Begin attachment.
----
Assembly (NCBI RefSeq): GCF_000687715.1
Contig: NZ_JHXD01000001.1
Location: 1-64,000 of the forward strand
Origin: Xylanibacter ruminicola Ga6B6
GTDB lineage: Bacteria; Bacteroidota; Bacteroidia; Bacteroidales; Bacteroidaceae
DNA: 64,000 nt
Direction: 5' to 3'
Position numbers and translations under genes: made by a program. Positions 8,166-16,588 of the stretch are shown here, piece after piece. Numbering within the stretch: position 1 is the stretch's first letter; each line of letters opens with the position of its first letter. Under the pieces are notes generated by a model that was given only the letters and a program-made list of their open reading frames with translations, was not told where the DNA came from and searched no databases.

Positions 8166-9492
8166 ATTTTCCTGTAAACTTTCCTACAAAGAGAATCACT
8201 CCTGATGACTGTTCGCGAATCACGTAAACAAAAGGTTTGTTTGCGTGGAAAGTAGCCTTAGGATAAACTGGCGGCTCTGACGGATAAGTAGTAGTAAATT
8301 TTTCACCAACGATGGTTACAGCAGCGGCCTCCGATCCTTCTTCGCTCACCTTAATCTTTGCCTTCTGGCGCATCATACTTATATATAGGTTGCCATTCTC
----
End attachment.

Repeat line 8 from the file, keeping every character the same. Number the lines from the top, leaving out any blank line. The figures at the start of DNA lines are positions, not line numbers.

Position numbers and translations under genes: made by a program. Positions 8,166-16,588 of the stretch are shown here, piece after piece. Numbering within the stretch: position 1 is the stretch's first letter; each line of letters opens with the position of its first letter. Under the pieces are notes generated by a model that was given only the letters and a program-made list of their open reading frames with translations, was not told where the DNA came from and searched no databases.